Alia Innovations (a nonprofit seeking to create an “unsystem” to drive transformative change in the child welfare world) shared a model with its Innovation Cohort that is relevant to all organizations undergoing a change process. (Download the diagram here.)

The process of change occurs over time. At the start of a change effort, an organization has the majority of its processes and policies from the current (or what will become old) way of doing things. Eventually, as the transformation progresses, new ways of behavior will be infused, but a total change has not yet occurred. This leaves the organization coping with old and new simultaneously – a transitional period affectionately referred to as “crazytown.” Those involved with the change must deal with ambiguity and sometimes conflicting processes until the new way of doing becomes the norm.

As part of a transformation effort, organizations must decide what to let go of to move beyond the “old way” and to consider what to add in order to establish the “new way.” It can be a time of awkwardness and vulnerability as the change process evolves but being aware of the transition (and acknowledging this with all those involved) can help normalize the confusing time during the middle of the process when the old and new overlap.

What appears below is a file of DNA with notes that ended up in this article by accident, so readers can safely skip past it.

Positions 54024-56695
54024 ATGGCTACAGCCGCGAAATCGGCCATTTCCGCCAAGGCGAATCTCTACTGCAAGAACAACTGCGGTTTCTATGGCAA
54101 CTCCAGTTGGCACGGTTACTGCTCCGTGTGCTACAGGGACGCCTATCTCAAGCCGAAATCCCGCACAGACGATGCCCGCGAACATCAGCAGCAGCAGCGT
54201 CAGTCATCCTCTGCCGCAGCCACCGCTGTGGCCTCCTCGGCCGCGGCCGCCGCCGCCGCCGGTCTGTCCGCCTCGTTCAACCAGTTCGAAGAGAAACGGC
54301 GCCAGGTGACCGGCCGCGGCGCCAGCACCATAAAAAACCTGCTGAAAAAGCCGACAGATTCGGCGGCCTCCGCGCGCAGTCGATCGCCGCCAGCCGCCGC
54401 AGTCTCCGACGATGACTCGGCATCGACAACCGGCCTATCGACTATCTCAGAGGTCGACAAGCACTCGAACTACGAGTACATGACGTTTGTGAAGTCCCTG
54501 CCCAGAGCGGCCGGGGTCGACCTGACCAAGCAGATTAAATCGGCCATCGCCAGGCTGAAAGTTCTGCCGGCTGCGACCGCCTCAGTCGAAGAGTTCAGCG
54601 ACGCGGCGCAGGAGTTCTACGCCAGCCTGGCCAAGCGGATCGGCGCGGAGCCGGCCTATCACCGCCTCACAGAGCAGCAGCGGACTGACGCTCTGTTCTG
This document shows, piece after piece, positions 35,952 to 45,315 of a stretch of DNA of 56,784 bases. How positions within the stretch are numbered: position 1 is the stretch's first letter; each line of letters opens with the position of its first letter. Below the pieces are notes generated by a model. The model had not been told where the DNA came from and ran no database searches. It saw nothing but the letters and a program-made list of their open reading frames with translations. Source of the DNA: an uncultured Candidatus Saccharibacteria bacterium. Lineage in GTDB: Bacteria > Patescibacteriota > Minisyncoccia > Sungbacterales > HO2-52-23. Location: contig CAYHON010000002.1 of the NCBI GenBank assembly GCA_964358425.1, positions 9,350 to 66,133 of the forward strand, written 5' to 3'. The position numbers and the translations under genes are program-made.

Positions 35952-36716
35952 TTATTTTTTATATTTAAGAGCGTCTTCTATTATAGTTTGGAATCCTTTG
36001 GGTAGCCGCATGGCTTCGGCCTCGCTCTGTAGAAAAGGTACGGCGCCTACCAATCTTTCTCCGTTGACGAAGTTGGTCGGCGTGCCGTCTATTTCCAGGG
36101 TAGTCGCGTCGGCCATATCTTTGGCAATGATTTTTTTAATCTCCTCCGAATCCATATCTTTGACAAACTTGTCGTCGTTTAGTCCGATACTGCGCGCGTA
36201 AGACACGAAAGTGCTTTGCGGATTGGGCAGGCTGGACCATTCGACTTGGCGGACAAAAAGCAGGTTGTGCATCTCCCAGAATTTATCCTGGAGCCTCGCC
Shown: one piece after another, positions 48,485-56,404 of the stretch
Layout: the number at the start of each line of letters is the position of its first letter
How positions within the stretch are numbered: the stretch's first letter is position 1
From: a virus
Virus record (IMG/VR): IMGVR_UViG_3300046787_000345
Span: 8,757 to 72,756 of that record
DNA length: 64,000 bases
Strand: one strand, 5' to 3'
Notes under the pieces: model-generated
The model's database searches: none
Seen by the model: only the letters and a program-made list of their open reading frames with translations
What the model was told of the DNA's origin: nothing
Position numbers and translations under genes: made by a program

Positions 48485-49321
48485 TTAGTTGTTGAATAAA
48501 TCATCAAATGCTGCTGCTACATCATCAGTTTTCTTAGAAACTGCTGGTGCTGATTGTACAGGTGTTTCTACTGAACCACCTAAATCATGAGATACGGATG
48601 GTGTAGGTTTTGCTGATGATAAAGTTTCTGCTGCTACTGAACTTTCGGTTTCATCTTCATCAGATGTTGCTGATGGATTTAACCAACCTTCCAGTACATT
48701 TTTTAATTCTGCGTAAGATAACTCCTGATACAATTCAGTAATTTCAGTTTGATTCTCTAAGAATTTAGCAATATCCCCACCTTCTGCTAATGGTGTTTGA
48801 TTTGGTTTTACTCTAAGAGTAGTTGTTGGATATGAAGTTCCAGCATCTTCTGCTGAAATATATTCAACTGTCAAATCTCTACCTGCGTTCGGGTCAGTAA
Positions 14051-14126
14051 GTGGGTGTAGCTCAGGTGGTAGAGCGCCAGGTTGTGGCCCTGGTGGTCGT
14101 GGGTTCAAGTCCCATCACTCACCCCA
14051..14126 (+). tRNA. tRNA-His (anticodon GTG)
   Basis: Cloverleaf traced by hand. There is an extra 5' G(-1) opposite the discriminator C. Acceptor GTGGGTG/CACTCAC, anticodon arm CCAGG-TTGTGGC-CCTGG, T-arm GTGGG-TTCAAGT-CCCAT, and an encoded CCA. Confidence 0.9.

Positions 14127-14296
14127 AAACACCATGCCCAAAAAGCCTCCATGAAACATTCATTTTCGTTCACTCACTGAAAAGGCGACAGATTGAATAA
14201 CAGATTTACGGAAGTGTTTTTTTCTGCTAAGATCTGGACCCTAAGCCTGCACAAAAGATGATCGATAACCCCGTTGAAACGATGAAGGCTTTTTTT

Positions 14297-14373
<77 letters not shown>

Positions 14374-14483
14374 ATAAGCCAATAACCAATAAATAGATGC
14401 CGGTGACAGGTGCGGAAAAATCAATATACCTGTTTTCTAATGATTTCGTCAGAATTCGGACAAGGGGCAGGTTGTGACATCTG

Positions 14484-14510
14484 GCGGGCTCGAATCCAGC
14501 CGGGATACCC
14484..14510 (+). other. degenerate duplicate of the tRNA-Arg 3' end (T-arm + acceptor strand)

Change is never smooth or linear. By using Alia’s Organizational Change model, it may help your organization recalibrate its expectations and have the fortitude to survive the “crazytown” heart of the process.

Thanks, Amy for permission to share!

 

 

About the Author leadership dots by dr. beth triplett

I'm the chief connector at leadership dots where I serve as "the string" for individuals and organizations. Like stringing pearls together to make a necklace, "being the string" is an intentional way of thinking and behaving – making linkages between things that otherwise appear random or unconnected – whether that be supervising a staff, completing a dissertation or advancing a project in the workplace. I share daily leadership dots on my blog to provide examples of “the string” in action. I use the string philosophy through coaching, consulting and teaching to help others build capacity in themselves and their organizations. I craft analogies and metaphors that help people comprehend complex topics and understand their role in the system. My favorite work involves helping those new to supervision or newly promoted supervisors build confidence and learn the skills necessary to effectively lead their team.

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